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The Field, Part I

I’m about halfway through Lynne McTaggart’s “The Field”, which is worthwhile even if a little New Agey in style for my current tastes. She does a good job of telling the stories of scientists who have been studying consciousness, and painting a picture of a universe of quantum coherence that consciousness can tune like a radio. In many ways I agree. If I had to flatten my model of the universe, it would probably look just like The Field. I can almost accept a universe of vacuums full of energy and matter as charged space, but I think with a simple inversion, we can find ourselves in a universe of sense and reality, rather than simulation and holography.

I feel that Multisense Realism picks up where The Field leaves off. The notion of zero-point field and holographic transformation of wave interference patterns through microtubule quantum superposition being responsible for human consciousness is visionary, and I think almost true, but it still doesn’t jump from the easy problem to the hard problem. This view doesn’t explain why, if you have holographic interference patterns that contain tremendous amounts of information, why would it get transformed into anything other than what it is? Why does the transmission and reception of zero-point light feel like something?

If we turn this model inside out however, we might say that it is not wave interference patterns that are transformed holographically into experience, but multidimensional experience casting a 3-D shadow as holographically interrelated waving objects. It’s not wave patterns being reconstituted as a simulation or projection, but fantastically rich experiential realism that is being stepped down into flat quantitative mechanisms across space.

In the same way, the observation that “Consciousness at it’s most basic, was coherent light” would make more sense as “Light, at it’s most basic, is coherence (sense)”. Instead of this metaphysical notion of matter being eddies in a cosmic sea of light, we should ask why it is that our naive realism always seems to show us the opposite – a universe of objects in space, islands of light and coherence in a field of emptiness. We should ask why it is that tiny bits of substance can profoundly impact our minds and bodies, but rhythms and frequencies don’t seem to have much of a universal semiotic consistency. Seeing a graphic visualization of  music has only vaguely consistent association with the aural experience of it. I’m not advocating naive realism, but rather than a counterintuitive metaphysics of quantum mechanical waves in space time creating a holographic consciousness, I suggest a counterintuitive physics of matter creating time and space by waving at itself. We are who is waving. Hollow, boundary-less, and eternal, but concrete and real – local temporal confinements of a timeless experiential firmament. There is no ‘light’ in space, only in our experience. Our ability to sense visually is activated through illumination of the sense organs themselves.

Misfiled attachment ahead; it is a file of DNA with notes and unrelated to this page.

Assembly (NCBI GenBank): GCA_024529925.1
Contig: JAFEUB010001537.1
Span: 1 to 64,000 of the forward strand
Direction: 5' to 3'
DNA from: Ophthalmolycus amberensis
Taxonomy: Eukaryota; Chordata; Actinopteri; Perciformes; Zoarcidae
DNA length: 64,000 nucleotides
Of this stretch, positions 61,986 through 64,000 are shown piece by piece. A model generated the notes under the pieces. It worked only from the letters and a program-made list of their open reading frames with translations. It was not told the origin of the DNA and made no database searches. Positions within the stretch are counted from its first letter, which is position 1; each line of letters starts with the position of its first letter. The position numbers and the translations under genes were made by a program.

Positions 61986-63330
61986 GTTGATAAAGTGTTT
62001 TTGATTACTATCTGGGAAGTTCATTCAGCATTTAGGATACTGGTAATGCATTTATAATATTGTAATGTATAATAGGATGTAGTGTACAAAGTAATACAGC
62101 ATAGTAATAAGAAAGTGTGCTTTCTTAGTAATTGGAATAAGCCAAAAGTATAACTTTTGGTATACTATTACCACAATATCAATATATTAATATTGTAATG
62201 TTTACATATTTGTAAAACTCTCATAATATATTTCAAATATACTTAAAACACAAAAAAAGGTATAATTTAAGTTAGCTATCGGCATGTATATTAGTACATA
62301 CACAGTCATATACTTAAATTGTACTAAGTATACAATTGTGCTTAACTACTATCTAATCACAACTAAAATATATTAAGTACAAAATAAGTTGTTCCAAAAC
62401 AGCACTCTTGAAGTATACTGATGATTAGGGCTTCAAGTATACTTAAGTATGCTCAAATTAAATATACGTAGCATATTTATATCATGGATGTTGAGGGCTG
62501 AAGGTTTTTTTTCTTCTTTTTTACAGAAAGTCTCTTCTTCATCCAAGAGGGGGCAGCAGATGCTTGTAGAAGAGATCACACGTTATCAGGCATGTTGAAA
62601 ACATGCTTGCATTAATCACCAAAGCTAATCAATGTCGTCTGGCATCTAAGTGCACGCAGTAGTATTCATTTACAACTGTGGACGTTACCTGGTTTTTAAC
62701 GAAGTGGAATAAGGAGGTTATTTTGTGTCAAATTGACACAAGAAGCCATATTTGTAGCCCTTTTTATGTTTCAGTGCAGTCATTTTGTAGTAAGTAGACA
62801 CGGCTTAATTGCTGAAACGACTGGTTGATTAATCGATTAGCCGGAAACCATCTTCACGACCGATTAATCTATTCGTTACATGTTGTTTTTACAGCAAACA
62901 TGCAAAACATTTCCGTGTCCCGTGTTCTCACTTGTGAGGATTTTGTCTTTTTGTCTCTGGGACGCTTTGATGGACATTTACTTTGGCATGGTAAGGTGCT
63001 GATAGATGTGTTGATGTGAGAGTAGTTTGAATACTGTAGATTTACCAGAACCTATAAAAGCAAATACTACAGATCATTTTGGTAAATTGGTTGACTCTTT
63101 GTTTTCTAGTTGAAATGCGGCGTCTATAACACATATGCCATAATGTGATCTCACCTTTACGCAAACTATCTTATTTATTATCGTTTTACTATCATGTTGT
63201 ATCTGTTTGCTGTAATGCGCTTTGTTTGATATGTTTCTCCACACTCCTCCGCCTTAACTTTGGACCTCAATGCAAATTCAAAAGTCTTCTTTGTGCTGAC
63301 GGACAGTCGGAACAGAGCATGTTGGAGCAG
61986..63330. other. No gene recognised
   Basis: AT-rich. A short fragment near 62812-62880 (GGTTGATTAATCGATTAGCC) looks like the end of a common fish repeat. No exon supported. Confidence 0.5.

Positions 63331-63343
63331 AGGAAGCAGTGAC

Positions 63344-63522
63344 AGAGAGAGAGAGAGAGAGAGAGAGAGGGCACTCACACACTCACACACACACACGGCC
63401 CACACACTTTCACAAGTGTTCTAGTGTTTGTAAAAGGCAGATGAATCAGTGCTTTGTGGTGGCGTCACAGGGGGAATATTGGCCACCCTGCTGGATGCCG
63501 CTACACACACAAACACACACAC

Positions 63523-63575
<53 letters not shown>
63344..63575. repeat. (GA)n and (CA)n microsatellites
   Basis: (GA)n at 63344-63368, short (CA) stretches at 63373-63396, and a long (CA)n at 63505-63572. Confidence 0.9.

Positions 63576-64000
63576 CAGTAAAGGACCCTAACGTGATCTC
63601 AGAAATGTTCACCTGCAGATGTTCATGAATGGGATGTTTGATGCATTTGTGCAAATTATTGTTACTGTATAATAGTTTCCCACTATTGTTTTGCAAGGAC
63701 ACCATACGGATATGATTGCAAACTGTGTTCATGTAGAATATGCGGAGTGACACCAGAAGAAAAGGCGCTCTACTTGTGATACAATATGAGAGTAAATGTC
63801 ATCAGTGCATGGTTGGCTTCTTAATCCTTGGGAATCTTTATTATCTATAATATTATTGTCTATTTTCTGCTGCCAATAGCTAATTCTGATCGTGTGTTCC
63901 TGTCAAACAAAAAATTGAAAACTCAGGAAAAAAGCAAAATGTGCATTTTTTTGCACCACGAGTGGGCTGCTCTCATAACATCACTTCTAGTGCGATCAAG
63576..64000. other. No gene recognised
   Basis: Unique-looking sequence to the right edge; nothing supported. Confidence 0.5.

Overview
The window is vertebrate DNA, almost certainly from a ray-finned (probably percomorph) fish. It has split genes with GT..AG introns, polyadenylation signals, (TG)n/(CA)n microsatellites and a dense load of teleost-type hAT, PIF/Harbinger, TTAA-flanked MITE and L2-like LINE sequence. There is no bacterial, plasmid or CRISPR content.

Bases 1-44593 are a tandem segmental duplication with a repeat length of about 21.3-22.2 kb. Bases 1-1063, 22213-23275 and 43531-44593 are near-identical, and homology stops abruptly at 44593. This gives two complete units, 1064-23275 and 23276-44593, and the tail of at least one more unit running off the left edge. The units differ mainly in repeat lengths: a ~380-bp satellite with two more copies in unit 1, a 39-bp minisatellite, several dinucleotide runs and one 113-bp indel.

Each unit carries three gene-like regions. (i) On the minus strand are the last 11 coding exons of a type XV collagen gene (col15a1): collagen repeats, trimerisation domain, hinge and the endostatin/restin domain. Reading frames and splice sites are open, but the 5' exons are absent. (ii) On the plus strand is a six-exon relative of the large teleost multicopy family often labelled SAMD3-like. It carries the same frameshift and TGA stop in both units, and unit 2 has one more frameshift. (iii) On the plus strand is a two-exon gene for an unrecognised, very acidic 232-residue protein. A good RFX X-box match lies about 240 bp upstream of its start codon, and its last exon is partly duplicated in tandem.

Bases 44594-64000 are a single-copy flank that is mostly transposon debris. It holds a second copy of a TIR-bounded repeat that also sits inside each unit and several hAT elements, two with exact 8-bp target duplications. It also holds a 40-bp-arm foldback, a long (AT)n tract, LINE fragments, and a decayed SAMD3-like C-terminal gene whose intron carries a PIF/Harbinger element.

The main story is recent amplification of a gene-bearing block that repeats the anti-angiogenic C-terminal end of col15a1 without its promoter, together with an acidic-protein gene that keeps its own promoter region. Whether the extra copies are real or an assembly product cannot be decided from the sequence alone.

Where we are now, most of us can only conceive of an exteriorized universe. Even though our every moment of life is clearly spent as an interior narrative of an exterior circumstance, we assume that this is limited to living creatures. If we extend the possibility of interiority to all matter, we find that the external symptoms of consciousness – energy, coherent light, patterns, zero point field, etc is only the surface layer that is available to us through the stepped down architectures of our body and the instruments we have made for it. In a universe where matter is literally experience, the temporal distortions of General Relativity can give us a clue as to how different kinds of perception might co-exist, nested within each other, not just holographically but holotemporally. Time within time that can be modeled as inertial frames of scale from microcosm to macrocosm, confined to particular ranges of experience by frequency and wavelength. Not energy in space pretending to be matter, pretending to feel, but feeling through time re-presenting itself as energized matter across space.